"What can I say," Meghan Hanratty says. "My partner and I enjoy eating."
     And suddenly it's impossible not to think of Meghan Hanratty sitting on her sofa in her underwear, eating from a pasta bowl brimming with fettuccine Alfredo, layers of flesh settling conically on the spindle of her spine like soft-serve ice cream, while her bodybuilder husband struts back and forth in a unitard, eating from his own heaped and steaming pasta bowl, both of them watching Ice Road Truckers. It's just impossible, that is, for the skinny people not to have this vision, which they do collectively, with amazingly similar details. "I mean, eating is a part of life," Meghan continues. "Are you saying that we can't eat anymore?"
     "Oh no," Yvette says, shaking her head with real feeling. "Of course not."
     "Now, no one knows what's going to happen with Obamacare," Bill Felt offers, "but we're staring down the likelihood of serious premium increases for the foreseeable future. Just sayin'," he adds nervously.
     Ted Orton, teetering on the border between medium and skinny, sits with one elbow on the table, contemplating his open hand like Hamlet holding Yorick's skull.
     "Ted, what do you think?" Yvette asks.
     A tireless but erratic manager in Direct Marketing, Ted is disturbed by the fact that he is able to tighten his buttocks and then grip both of them in the span of one below-average-sized hand, holding them together in a shape that he feels represents their true volume. He is holding out his open hand and marveling that its span essentially represents the width of his absurdly small ass, which he is terribly self-conscious about due to a mocking comment made by an attractive woman during an ill-fated skinny-dipping episode in college.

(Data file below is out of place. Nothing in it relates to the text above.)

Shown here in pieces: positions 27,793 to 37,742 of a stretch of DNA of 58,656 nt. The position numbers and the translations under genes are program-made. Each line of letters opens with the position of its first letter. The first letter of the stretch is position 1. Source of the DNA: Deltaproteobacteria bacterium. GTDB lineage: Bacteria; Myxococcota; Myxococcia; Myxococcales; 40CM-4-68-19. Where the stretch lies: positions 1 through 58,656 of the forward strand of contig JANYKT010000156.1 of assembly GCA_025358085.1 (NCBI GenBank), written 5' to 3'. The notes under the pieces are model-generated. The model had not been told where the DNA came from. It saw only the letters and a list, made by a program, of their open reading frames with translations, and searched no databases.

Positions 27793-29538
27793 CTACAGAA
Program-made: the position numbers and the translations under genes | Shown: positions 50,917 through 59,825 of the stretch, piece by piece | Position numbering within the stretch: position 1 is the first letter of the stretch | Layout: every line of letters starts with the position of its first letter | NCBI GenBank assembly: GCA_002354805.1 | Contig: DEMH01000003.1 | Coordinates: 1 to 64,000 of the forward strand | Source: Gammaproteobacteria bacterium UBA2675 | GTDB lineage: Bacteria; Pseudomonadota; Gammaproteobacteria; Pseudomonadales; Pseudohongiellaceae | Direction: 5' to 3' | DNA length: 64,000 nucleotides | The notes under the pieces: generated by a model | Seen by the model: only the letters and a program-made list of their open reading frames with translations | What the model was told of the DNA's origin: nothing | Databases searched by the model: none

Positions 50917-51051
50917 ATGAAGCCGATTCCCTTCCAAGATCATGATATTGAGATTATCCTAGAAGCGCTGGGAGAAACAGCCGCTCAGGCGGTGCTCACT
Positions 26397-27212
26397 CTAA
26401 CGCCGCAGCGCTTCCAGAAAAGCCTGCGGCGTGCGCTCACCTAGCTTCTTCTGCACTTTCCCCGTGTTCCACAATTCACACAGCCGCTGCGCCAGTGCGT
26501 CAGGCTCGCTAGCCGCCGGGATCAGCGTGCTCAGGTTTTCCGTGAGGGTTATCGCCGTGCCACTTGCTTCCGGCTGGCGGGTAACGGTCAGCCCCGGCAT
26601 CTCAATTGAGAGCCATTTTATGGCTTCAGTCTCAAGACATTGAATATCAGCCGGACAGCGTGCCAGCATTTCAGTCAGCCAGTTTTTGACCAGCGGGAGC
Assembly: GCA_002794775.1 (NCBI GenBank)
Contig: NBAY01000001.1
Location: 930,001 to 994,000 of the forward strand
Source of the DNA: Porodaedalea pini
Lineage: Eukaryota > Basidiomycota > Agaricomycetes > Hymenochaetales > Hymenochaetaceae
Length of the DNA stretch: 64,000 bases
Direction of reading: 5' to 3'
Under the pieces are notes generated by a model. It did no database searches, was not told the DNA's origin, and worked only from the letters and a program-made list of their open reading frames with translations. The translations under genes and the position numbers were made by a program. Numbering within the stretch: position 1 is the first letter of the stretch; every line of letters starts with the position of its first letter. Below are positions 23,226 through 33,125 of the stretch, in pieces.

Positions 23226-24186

Ted is aware that he has not followed the discussion very carefully to this point, nor has he been able to grasp the details of the handout in front of him. He does, however, understand how this topic is likely to embarrass fat people, whom he knows are already on the receiving end of more crap and scorn and thinly veiled moral outrage than he could stand, and he does not wish to add to their burden or offend them and have them like him less than they already do and yet he worries that poor health raises premiums for all. He launches himself into speech with only a dim idea of what he wishes to say:
     "Well, I think if we think of the concept of insurance, what it does, what it's trying to do, this is pretty complicated. I mean, we all do things that impose on each other, in that we create costs by what we do and don't do. But, I mean, that's what insurance is for, right? I mean, what we do collectively, to each other, and what it costs? If I get in a car accident, that'll cost everybody else money, to fix me, and that's OK, though I guess some impositions are not strictly accidental, but still, we can't control everything—we're all basically accidents, I think, at some level—I mean, not in a bad way." Ted's face flushes. "So, really, this plan, the Plus plan, and its permutations, which honestly, I'm not sure I get all the variables and differences yet, is just another example of what insurance is."